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Fannie Mae Will Be Strengthened For Housing In 2021

Valuewalk
·4 min read

Analyst Dick Bove of Odeon Capital has long been arguing against buying the common shares of Fannie Mae and Freddie Mac, but his latest argument in favor of housing reform could offer reasons to buy those common shares. He believes Fannie Mae and Freddie Mac will be strengthened next year because of the need to provide a boost to housing, and he suggests that history may repeat itself to make that happen.

History repeating itself

Bove drew comparisons between the current situation and what was happening in the late 1960s. At that time, civil rest resulted in multiple cities being torched, while currently, civil unrest has led to multiple rights. In the 1960s, the Black Power movement was growing in popularity, while today, it's the Black Lives Matter movement.

In the 1960s and now, unemployment among the young and non-white has been high. At that time, the Vietnam War was going on, and there is also a crisis today, although COVID-19 is of a different sort. The 1968 election was extremely contentious, just as today's election is.

Further, Bove noted that the Great Society Program was pouring fiscal stimulus into the U.S. economy in the 1960s, while the U.S. government and the Federal Reserve are now funding record levels of stimulus.

Q3 2020 hedge fund letters, conferences and more

A history lesson on housing and Fannie Mae

Congress voted the Housing and Urban Development Act into law in 1968 as part of the Great Society Program. The law required the U.S. government to build or rehabilitate 26 million housing units by 1978. It also created Ginnie Mae and mortgage-backed bonds. Further, it set up the 235 and 236 subsidy programs, which set mortgage rates at 1% for low-income households. The law also promoted a series of urban housing programs.

By 1970, lawmakers realized that the housing finance system wasn't adequate to find the funding needed to build the 26 million housing units. Thus, Congress passed the Emergency Home Finance Act, which created Freddie Mac, provided funds to the Federal Home Loan Bank System and facilitated greater use of private mortgage insurance.

Bove explained that these two housing laws were designed to create partnerships between the public and private sector that would attract funds to the housing industry. The need to attract those funds was to build housing, thus stimulating economic growth and calming civil unrest because the Douglas Commission said at the time that people wouldn't burn down their own houses (see 30 most expensive US cities to rent a house).

The need to stimulate housing and support Fannie Mae

Whether Donald Trump or Joe Biden wins the election, Bove believes lawmakers will face the same problems of improving the economy and calming civil unrest, and he argues that stimulating housing will be the answer. Thus, he expects both parties to recognize that they need public/ private cooperation to find the money to finance housing, and Fannie Mae and Freddie Mac are the answer.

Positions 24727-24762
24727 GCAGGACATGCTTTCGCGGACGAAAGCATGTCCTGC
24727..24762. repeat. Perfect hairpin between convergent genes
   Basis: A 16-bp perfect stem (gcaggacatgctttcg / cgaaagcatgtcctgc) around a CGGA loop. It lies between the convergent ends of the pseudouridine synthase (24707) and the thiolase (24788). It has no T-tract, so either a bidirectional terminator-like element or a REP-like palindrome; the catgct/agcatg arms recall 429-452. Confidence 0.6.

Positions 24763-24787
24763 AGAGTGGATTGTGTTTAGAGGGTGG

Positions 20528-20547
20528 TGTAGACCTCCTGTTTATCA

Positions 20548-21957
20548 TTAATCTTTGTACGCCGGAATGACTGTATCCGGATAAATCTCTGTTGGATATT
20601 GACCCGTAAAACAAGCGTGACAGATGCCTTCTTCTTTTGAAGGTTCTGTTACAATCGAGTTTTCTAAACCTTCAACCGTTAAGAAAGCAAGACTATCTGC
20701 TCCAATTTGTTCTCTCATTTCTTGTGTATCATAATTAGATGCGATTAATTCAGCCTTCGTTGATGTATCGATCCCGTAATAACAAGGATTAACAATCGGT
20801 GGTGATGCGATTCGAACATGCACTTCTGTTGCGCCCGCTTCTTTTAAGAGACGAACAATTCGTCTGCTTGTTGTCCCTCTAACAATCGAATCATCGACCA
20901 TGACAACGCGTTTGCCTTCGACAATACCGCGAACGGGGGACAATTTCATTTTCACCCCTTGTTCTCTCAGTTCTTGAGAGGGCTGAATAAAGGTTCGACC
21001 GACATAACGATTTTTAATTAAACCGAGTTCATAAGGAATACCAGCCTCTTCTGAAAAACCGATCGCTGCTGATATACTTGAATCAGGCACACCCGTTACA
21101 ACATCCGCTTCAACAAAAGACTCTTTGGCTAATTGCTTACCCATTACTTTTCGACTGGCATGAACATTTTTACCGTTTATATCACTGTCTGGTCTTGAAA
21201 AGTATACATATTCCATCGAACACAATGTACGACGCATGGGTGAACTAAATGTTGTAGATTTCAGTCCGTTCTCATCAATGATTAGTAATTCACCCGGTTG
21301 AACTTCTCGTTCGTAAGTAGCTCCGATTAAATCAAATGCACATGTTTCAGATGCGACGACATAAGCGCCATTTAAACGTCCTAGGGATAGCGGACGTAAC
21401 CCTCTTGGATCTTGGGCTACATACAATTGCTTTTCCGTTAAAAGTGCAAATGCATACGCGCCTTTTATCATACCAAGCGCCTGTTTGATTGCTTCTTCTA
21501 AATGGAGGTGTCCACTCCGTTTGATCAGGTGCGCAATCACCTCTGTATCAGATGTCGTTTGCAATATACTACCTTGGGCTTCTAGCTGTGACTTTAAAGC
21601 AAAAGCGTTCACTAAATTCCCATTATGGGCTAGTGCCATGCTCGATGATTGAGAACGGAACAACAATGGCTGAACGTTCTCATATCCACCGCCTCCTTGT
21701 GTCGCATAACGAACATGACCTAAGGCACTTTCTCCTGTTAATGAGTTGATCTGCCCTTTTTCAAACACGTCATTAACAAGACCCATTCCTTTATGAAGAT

To stimulate housing, lawmakers will have to find a way to keep the 30-year fixed-rate mortgage financed, and Fannie and Freddie are the only entities that can do that. Bove pointed out that over the last 10 years, numerous bills have been introduced to eliminate the government-sponsored enterprises. However, none of those bills ever made it to the floor of the House or Senate for a vote because lawmakers realized that housing finance is closely tied to Fannie and Freddie. Getting rid of them would eliminate the 30-year fixed-rate mortgage and send housing prices plunging.

Bove believes that the same thinking that has kept those bills from coming up for a vote will result in the recognition that Fannie Mae and Freddie Mac are needed to stimulate housing growth. Thus, he argues that whether Democrats or Republicans are on control, the GSEs will be strengthened.

How to strengthen Fannie and Freddie

In order to strengthen Fannie Mae and Freddie Mac, Bove believes they must be released from their conservatorships. Their senior preferred shares must be considered to have been paid, and the dividends on the junior preferred shares must be restored. Common equity must also be raised.

"The need for Fannie Mae and Freddie Mac is growing as the need for a housing revival grows to support economic growth," Bove wrote. "This suggests that these companies will return to the private sector with some type of government guarantee. This is likely whether the Republicans or Democrats are in power."

He also says it makes sense to own the junior preferred shares in Fannie and Freddie, but we would argue that he has also made a case for owning their common shares as well without actually meaning to.